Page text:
You might have already heard that last month’s traffic within the Tor network saw a significant increase. Over 1.2 million users during the month of August to be exact–that’s more than twice the amount of average traffic going through their network.
Tor, sometimes referred to as the “onion-routing” network, exists as a volunteer effort to conceal the identity of its users.
Conversely, Tor has also been used by criminals to peddle wares and offer illegal services.
A handful of explanations can explain this traffic surge: more users seeking privacy after disclosures of government surveillance on internet traffic, the Syrian civil war, and the release of ‘The Pirate Browser’ on August 10.
There doesn’t seem to be any sign of decline since the August takeoff. In fact, the numbers keep rising every day, and the Tor network is having difficulty handling it all.
“The tremendous influx of new clients that started mid-August is stretching the current Tor network and software to its limits,” their weekly news report stated yesterday.
It seems highly unlikely that this traffic surge would be caused by a sudden influx of privacy-seeking users, or even a civil war.
Many security experts have suggested the presence of a Tor botnet, which appears more believable than alternative theories.
Over at Fox-IT, researchers have analyzed a botnet that suggests that very notion. This botnet, called “SBC” by its operators, recently switched to Tor as its communications channel.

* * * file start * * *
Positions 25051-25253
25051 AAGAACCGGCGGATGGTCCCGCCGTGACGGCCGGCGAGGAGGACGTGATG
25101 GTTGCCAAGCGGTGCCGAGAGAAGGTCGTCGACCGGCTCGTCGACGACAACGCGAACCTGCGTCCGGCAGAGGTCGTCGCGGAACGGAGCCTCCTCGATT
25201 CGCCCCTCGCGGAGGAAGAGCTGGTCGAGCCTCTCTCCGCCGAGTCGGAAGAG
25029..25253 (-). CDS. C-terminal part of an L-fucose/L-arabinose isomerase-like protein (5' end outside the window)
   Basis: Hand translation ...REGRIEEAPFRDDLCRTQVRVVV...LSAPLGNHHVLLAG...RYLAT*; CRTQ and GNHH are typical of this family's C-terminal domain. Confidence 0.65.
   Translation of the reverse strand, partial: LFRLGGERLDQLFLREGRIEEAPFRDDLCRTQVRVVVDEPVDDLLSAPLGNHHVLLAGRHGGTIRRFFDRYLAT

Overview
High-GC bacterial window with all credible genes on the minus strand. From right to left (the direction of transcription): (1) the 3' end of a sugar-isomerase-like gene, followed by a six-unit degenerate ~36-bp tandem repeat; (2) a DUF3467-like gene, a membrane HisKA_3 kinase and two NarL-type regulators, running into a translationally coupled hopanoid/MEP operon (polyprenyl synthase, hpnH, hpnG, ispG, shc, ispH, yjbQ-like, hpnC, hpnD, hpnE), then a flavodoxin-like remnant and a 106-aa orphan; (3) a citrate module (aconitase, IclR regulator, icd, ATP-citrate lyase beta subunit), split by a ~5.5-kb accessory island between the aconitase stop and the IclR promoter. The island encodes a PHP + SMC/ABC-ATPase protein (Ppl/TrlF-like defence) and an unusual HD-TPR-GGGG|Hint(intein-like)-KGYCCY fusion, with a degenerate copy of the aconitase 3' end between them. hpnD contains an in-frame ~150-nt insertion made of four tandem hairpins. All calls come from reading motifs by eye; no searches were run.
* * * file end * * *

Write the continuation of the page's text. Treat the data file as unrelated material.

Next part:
In their blog, Fox-IT explains how an already massive botnet making the switch to the Tor network could easily explain the traffic increase.
Image: Fox-IT blog
When you consider a botnet that’s compromised thousands of computers worldwide making a change in its traffic channel, the traffic metrics from Tor seem to make a lot more sense.
However, it’s not absolutely certain yet that the SBC botnet is the cause.
We’ll keep you updated with any developments on this story. In the meantime, you can read the full blog from Fox-IT here.
Joshua Cannell is a Malware Intelligence Analyst at Malwarebytes where he performs research and in-depth analysis on current malware threats. He has over 5 years of experience working with US defense intelligence agencies where he analyzed malware and developed defense strategies through reverse engineering techniques. His articles on the Unpacked blog feature the latest news in malware as well as full-length technical analysis. Follow him on Twitter @joshcannell